The fine display of walls to be seen at Agia Ekaterini Square, covered today with a protective modern roof, mostly belong to the phase of Kydonia that came to an abrupt, fiery end around 1450BC (LM IB). Visible are several domestic structures including House I, which offers visitors a view of a Late Minoan residence. A doorway with a large stone threshold leads into the house from a narrow paved street. A small, square hall then gives access in three directions: straight ahead into a main room with a light well, left into several small rooms of unknown function and right into a lobby with a staircase and beyond it a kitchen/workroom which held the remains of a loom. Adjacent to the kitchen is a storeroom that contained jars of foodstuffs including peas.
Overall, more than 300 complete vessels were recovered in the house. A family treasury beyond the storeroom contained clay and stone vessels, seals, sealings, amulets and jewellery. Upstairs, a room above the kitchen once held Linear A tablets, which, with the burning of the house, collapsed into the room below. Short flights of low steps connect some of the rooms, while light, air and temperature could be controlled inside the house through typical pier-and-door openings like those also known at Knossos. North of House I was discovered a large, later structure that also burned around 1350-1250BC (LM IIIA:2/IIIB:1) and contained at least three Linear B tablets. One tablet reveals the presence of a local cult of Zeus and Dionysus; a second refers to weavers from western Crete; while a third records ten chariot wheels – which seem, based on another tablet from Knossos, to have been common Kydonian trade items.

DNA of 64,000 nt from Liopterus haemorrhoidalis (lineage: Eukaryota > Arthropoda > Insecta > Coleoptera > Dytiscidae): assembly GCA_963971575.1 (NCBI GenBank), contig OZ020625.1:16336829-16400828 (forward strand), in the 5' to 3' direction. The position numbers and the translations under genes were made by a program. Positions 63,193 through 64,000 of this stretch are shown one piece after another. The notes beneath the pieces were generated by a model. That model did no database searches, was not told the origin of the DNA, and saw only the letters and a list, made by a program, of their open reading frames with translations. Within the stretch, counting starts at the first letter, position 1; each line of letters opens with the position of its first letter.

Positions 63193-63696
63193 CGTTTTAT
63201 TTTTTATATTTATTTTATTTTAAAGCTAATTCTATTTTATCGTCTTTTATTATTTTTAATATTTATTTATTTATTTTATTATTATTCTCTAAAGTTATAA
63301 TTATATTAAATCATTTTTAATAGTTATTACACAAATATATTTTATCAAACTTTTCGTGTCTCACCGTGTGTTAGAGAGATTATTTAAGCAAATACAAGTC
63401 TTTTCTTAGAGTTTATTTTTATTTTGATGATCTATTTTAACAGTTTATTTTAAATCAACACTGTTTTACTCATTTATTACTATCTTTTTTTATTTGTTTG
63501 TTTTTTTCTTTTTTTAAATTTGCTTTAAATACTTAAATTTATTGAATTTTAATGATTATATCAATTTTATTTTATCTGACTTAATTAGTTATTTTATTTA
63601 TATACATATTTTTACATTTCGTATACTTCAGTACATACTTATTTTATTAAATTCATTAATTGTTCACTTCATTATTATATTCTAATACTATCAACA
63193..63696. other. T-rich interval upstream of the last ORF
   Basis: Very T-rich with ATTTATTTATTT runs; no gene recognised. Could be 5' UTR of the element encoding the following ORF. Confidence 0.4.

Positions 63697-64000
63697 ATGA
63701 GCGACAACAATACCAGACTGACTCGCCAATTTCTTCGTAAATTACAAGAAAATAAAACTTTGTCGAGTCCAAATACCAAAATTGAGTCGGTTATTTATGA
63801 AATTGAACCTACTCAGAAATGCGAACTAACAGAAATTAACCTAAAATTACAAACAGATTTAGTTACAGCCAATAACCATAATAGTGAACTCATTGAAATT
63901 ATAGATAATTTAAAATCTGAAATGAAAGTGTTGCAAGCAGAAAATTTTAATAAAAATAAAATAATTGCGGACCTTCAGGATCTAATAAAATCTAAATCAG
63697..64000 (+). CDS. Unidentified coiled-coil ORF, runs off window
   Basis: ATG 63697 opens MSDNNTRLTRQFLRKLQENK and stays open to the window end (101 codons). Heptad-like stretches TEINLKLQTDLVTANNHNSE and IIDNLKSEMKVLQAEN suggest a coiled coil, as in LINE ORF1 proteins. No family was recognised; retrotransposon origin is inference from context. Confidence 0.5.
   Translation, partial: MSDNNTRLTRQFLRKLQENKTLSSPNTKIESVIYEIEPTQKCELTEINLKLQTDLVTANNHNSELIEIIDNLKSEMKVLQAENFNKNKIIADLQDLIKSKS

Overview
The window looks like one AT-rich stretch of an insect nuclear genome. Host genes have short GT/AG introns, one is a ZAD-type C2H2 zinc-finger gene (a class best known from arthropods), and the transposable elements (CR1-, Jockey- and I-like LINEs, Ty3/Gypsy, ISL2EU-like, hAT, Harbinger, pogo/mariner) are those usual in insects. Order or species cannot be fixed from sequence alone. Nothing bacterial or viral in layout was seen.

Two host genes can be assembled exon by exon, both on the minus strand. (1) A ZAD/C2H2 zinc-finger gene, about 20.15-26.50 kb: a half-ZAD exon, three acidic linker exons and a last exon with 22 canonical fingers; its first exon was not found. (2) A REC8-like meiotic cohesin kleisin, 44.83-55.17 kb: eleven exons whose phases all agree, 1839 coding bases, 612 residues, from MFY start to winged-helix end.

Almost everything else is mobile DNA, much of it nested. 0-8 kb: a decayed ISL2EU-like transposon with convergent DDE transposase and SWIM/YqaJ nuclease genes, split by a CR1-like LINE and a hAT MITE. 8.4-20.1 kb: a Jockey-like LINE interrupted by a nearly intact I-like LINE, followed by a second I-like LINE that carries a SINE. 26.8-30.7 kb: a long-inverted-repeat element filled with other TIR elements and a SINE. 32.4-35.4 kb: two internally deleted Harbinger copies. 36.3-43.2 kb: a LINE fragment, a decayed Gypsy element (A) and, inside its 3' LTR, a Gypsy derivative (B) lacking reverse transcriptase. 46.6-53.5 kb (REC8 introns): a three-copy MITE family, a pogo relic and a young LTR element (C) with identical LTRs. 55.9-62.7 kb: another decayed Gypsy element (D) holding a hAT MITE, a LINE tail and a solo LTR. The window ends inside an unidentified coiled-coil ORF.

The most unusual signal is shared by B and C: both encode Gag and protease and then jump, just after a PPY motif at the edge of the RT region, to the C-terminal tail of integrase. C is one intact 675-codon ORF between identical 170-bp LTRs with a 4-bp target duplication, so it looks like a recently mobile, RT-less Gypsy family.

The unresolved question about the location of Kydonia’s Minoan palace led to renewed excavations in 2010 by an expanded Greek-Swedish-Danish team. Focusing on the northern structure where Linear B tablets had previously been found, the archaeologists produced a variety of intriguing Late Bronze Age artefacts, but no new Linear B inscriptions.
The results of further digging in 2011 have not been publicly disclosed yet. With one more excavation season and two study seasons left in the current five-year project, new information concerning Kydonia’s palace may still be forthcoming. Certainly, the constellation of evidence that increasingly points to the appropriateness of a palace at Kydonia seems reassuring of a positive eventual outcome for the specialists’ search.
In the meantime, other exciting developments are already taking place in Chania, as the old archaeological museum will soon be replaced with a new, significantly larger facility that will aptly showcase the remarkable archaeological finds from ancient Kydonia and its surrounding areas. Although the current archaeological museum has charm, thanks largely to its accommodation within the vaulted main hall of a Venetian monastery once dedicated to St Francis, exhibition and working spaces are severely limited.
The new museum, slated to open in late 2013, is designed by Greek architect Theofanis Bobotis, who also produced the stunning, new archaeological museum in Patra.
Chania’s equally innovative facility – to be erected in neighbouring Chalepa, near the historic home/museum of former prime minister Eleftherios Venizelos – will feature 1,800m2 of indoor and outdoor exhibition space, skywalks, laboratories, offices, a 140-seat amphitheatre, a museum shop and a restaurant. Stay tuned, as the future of the past seems bright in western Crete.
**** From Athens News.